I struggled. Right before I went away on my honeymoon, I made a call to integrate the latest software update into our Developer Tools build. This turned out to be a big mistake, as the Developer Tools had to be based on the first version of the shipping OS for compatibility, but I did not find out until I got back that my ex-boss had spent most of his Thanksgiving cleaning up the ensuing mess. More reason for us not to get along.
In 2003, they made a new organization called the “Developer Tools Program Office”, hired a new manager, and put me under her. And I blossomed. I largely defined the work I was doing, but she had feedback when I was going off the rails.
At one point, the VP of Dev Tools laid off a couple of people. My new boss informed me that I had been on that list, but since she was new, she told the VP she could not do her job without my knowledge and experience.
I tried to latch on as a developer on the compiler team. I ran into two problems: 1. Nobody at Apple believed I could code since I never interviewed as a coder, and the last experience I had at coding was 5 years earlier, and 2. The VP did not appear to think much of me at that point.
Also during 2003, I was asked to get another compiler ready, this time training another engineer on how to do it. That engineer’s boss was a friend of the VP, but this new QA manager was a workplace bully.
He berated, yelled at, questioned the ability, and otherwise mistreated his direct reports, while putting on a happy, productive face to his managers. With me, he got my boss to agree that building Mac OS with a new compiler was part of compiler testing. He then told my boss later that my work had been a “failure” because it had not been more automated, despite the large number of bugs we filed that got fixes, and the fact that the OS X management considered the compiler a success.
With all of that turmoil, I received my first ever “Needs Improvement” performance review. Given that I had almost been laid off, I figured it was time to find a new job.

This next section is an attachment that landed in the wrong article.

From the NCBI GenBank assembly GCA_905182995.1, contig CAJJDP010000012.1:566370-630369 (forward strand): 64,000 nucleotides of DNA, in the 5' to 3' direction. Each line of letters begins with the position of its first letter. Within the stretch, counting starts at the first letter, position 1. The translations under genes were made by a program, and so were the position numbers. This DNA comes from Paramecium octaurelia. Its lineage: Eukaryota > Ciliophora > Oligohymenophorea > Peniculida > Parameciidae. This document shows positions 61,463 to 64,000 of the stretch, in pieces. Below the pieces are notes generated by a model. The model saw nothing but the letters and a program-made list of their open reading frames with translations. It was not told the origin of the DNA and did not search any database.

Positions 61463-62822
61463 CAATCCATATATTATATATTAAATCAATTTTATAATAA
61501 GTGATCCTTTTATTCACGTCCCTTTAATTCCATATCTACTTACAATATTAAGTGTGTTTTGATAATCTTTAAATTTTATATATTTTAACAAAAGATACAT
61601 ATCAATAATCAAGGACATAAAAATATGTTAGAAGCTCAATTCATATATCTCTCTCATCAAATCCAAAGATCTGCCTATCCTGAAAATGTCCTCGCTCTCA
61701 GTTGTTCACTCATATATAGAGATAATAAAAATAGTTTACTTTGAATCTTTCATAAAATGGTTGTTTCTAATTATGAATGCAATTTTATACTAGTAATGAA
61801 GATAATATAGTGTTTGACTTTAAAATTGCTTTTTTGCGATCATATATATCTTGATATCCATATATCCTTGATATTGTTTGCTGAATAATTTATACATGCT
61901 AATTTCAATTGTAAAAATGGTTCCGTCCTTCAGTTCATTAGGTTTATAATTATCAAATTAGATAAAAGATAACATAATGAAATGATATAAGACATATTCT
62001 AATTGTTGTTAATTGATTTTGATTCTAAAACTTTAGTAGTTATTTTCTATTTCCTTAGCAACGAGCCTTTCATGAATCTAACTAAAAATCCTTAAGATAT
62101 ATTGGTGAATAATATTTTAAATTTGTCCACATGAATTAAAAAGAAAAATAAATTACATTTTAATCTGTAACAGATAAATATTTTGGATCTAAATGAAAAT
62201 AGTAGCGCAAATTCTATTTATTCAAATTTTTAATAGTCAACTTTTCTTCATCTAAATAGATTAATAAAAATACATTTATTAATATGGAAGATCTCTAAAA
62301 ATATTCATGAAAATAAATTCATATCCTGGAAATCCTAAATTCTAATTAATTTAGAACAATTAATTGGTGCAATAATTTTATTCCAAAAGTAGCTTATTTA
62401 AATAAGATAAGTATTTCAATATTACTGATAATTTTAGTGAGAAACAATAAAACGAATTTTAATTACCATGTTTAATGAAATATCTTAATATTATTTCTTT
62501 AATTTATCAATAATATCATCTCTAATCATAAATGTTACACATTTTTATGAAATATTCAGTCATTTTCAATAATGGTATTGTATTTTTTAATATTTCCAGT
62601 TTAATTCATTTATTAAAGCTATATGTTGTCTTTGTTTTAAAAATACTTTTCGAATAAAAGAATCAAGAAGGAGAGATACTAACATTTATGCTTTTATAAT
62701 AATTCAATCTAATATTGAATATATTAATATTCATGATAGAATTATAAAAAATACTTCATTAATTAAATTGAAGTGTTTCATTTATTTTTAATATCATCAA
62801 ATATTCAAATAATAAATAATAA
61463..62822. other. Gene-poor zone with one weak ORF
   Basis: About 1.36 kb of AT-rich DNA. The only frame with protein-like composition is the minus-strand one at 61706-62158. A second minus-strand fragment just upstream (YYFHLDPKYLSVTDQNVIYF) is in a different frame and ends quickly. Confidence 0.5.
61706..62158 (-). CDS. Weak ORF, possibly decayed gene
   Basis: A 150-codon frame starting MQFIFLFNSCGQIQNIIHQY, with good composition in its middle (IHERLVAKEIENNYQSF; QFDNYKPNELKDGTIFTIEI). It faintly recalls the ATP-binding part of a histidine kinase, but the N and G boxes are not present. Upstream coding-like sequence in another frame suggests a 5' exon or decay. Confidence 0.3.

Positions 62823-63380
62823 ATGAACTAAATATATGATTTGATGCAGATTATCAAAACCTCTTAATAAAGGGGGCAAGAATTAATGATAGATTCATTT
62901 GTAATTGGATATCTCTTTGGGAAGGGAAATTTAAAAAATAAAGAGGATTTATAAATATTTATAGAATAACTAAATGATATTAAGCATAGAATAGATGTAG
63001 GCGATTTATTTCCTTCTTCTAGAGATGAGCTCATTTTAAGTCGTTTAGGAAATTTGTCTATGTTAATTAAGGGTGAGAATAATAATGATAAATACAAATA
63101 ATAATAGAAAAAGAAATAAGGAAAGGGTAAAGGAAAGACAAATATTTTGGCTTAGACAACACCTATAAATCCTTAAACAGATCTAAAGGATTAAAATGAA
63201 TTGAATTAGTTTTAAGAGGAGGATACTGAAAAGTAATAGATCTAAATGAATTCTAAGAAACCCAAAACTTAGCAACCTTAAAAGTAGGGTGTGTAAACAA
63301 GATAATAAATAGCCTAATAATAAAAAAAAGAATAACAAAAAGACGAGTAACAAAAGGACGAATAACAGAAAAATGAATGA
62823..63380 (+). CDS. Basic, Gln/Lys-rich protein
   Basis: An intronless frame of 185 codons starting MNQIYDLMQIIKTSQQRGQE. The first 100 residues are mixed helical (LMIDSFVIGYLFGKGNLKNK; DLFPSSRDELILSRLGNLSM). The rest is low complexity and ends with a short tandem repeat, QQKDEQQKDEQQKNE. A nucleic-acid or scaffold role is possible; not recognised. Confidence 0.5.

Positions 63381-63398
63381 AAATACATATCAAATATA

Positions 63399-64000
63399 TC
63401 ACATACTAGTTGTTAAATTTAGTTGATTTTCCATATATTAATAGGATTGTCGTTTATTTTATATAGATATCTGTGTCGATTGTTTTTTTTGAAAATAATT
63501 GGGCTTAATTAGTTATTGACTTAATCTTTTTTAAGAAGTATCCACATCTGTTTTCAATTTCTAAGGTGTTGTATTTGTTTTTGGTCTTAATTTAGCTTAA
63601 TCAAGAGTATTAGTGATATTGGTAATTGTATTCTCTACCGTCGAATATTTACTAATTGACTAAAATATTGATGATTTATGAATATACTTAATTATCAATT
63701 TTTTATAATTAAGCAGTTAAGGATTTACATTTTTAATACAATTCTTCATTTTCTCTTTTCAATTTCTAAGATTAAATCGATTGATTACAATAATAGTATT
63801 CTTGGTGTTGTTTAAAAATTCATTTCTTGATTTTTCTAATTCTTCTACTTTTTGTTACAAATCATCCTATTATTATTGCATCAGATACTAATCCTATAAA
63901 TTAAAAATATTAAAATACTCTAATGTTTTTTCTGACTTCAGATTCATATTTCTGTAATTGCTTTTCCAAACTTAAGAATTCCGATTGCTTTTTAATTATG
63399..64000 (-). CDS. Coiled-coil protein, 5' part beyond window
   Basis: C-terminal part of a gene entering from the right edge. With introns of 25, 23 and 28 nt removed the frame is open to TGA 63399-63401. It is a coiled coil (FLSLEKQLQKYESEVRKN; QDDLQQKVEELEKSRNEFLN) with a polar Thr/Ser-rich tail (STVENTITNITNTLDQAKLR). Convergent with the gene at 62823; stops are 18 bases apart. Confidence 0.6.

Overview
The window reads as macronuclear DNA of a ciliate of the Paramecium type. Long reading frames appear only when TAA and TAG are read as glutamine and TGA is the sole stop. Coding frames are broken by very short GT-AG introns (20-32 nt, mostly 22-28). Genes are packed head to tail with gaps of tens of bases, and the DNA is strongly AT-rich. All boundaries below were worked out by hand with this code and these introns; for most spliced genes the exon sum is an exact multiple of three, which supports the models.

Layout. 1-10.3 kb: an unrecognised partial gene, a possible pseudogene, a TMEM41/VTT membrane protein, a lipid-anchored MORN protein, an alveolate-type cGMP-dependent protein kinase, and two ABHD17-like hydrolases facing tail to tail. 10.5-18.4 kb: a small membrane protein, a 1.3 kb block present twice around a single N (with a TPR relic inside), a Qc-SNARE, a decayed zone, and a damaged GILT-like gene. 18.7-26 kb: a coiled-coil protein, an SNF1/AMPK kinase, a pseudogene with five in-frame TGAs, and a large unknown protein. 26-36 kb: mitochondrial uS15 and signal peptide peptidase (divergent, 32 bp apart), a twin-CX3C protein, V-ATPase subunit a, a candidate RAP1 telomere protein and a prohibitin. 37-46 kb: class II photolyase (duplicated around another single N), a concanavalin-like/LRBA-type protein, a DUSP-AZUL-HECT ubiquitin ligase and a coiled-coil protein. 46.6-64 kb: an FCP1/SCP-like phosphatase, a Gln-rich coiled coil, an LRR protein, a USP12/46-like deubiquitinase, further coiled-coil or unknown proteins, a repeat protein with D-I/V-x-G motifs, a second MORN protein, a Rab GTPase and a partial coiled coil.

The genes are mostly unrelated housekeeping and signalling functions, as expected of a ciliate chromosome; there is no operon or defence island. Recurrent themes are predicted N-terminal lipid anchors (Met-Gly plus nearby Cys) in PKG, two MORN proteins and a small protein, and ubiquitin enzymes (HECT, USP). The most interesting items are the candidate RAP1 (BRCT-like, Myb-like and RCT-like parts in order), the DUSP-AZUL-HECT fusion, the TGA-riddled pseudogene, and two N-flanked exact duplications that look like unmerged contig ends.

Of course, there were very few jobs in 2003-2004 because of the bursting of the Dot Com bubble. But one day, I got a phone call from a recruiter at Amazon.
They were looking for somebody to manage their internal software tools team, which maintained their internal development and deployment environments. Sounded right up my alley. There was only one problem.
“I don’t want to live in Seattle.”
She went on the wax poetically about Seattle and the Pacific Northwest. I told her that it would be expensive if they wanted to hire me to move to Seattle. Neither me nor my wife was really interested in the place. She had me agree to fly up there for the interview anyway, provided I passed the phone screen.
I verified that the phone screen did not required coding, and set it up for the time I was driving to work (at the time, my commute to Apple was 1+ hours each way). The person called me. He asked my about tools for inter-team communication, and I mentioned chat and wiki. He then asked me what a hash table was. 40 minutes later, as I pulled into the Infinite Loop campus, he said, “Well! You sure do seem to know your hashtables!”